Home | Feedback | Contact Us
Legal Articles  

Conciliation-a precursor to arbitration

Conciliation is a first step, and if it fails then the parties   resort to arbitration writes Isha Modi

It has been rightly said that, ‘It is the spirit and not the form of law that keeps the justice alive’. As per data provided by the Registry of Supreme Court of India, as on 31.10.2006, more than 2, 53, 80,757 cases were pending in our subordinate Courts. The figure of pending adjudication is, indeed, staggering. To deal with these cases, we have less than 15000 judges and judicial officers in the country. The ratio of judge per million population in India is the lowest in the world. This not only indicates the urgent need of more lawyers, judges and courts, but also alternative methods of solving disputes which are more economical and efficient in their working.

Alternative Dispute Resolution (ADR) refers to all those methods of resolving a dispute which are alternatives for litigation in the courts. It is a decision making process to resolve disputes that does not involve litigation or violence. ADR includes arbitration, mediation, conciliation, negotiation, expert determination, early neutral evaluation by a third person, dispute resolution boards .etc.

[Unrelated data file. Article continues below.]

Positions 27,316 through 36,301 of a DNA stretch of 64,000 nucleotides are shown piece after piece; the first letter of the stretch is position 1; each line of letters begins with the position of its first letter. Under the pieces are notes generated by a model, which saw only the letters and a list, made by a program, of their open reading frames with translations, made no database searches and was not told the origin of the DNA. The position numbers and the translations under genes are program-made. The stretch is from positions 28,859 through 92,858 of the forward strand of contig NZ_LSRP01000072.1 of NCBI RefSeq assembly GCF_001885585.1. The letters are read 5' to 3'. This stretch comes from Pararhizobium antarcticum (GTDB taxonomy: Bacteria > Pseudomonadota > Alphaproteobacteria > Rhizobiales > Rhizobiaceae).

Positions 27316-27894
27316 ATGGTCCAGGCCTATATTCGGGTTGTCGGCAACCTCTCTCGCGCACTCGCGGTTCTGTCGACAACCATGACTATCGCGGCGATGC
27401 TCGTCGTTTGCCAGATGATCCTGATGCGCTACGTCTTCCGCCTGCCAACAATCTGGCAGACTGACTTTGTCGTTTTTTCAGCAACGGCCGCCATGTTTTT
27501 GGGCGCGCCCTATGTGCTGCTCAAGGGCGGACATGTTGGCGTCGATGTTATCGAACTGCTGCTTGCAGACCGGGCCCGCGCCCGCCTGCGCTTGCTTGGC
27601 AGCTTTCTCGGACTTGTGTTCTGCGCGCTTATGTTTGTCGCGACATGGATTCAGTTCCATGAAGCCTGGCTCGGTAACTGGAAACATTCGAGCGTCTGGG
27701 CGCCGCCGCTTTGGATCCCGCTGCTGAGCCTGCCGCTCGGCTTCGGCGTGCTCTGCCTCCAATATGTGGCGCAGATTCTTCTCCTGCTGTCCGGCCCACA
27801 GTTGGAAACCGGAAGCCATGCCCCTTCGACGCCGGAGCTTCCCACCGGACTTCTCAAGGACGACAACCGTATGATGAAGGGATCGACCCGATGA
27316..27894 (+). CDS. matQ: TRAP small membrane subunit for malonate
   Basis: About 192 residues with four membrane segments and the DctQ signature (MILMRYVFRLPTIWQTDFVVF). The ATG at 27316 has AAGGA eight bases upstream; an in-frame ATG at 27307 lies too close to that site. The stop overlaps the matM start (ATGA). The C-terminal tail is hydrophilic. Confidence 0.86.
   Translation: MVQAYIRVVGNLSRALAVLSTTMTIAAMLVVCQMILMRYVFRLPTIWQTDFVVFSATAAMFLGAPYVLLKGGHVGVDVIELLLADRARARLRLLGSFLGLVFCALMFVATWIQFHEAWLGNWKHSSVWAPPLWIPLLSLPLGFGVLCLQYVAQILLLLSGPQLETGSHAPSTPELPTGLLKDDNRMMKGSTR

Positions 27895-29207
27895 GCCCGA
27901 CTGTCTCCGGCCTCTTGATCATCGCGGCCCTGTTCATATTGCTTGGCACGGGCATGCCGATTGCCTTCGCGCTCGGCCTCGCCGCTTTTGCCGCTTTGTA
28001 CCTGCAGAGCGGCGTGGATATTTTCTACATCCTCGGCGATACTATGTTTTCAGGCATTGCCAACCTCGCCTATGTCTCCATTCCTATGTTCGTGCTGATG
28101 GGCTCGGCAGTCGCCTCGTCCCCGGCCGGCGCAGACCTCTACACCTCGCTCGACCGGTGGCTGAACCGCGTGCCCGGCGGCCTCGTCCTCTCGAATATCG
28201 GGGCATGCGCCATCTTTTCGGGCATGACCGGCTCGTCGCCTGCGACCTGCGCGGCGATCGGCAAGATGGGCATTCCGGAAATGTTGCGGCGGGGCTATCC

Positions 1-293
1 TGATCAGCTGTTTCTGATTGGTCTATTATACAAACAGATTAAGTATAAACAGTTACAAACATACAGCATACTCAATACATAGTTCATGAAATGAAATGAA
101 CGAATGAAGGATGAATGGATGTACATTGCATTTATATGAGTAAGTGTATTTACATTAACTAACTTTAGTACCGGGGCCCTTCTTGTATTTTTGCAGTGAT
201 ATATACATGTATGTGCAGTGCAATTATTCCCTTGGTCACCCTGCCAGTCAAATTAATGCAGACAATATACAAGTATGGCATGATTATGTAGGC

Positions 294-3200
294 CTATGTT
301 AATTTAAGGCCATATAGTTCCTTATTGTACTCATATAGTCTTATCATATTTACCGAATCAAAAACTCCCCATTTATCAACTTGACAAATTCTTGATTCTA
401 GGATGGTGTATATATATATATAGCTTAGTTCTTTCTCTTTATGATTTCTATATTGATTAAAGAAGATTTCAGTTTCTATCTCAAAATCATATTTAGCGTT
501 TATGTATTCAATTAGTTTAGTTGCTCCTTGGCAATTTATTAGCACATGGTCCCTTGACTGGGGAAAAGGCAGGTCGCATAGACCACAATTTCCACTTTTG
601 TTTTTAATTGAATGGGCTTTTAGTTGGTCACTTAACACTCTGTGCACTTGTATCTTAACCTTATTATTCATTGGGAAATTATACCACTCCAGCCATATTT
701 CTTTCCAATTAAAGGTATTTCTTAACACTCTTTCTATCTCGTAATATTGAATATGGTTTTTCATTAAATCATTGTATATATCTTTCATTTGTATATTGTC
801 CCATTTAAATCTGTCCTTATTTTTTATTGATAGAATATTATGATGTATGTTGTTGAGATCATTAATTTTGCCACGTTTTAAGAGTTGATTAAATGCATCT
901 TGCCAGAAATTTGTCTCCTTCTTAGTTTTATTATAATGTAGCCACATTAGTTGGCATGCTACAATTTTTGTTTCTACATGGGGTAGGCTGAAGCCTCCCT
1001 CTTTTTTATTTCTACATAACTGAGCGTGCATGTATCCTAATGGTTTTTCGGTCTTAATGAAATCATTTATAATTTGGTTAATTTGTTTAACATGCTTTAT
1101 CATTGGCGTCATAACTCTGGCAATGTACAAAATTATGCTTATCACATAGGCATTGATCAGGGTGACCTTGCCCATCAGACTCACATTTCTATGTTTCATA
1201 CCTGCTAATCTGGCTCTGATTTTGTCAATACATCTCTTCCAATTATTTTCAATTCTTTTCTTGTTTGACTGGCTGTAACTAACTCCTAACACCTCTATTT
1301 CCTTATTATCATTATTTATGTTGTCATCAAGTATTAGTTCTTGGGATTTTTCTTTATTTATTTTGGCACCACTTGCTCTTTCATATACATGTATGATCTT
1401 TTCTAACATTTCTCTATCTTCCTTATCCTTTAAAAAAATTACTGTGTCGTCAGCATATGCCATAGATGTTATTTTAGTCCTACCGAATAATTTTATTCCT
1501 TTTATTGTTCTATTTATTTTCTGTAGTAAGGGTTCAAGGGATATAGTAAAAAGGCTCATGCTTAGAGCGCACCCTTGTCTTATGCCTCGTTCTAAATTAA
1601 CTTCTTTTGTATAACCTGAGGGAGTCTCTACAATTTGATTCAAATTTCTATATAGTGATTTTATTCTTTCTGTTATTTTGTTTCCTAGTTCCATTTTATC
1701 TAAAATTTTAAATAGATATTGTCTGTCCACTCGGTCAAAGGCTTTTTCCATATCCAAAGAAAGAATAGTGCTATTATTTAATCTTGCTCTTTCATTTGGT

Conciliation is a well-accepted method of Alternative Dispute Resolution. It is a method by which the parties to a dispute use the services or take the assistance of a neutral and impartial third person or institution, called a conciliator as a means of helping them to reduce the extent of their differences and to arrive at an amicable settlement or agreed solution according to a compromise rather than by law. Conciliation may thus be defined as a non-contentious and non-binding procedure in which an impartial third party, the conciliator, assists the parties by understanding the pros and cons of the respective positions taken by them and help them in reaching a mutually agreed settlement of the dispute. Unlike courts, tribunals and arbitrators, the conciliator does not give a decision; his function is to induce the parties in the dispute to come to a settlement [Commentary on law of Arbitration and Conciliation]

Conciliation is as old as the Indian history. In Mahabharata when both parties were determined to resolve the conflict in battle fields,
Lord Krishna made efforts to resolve the conflict. Now also, the panchayat system works in the villages. The Indian system places a lot of importance on resolution of disputes by negotiation which is purely conciliatory. Conciliation is essentially a consensual process. Under the Arbitration and Conciliation Act, 1996, it has the statutory sanction.  The best example where conciliation played an integral role is of the highly politically sensitive case of the Beagle channel dispute over the ownership of certain islands in the entrance to the channel between Chile and Argentina. The mediator was the Vatican. The process was remarkable because it was flexible enough to accommodate the changing political environments in both countries and the mediator used a range of tools to great advantage. This process served to protect a fragile peace between the countries and ultimately allowed them to create an agreement that has lasted until this day.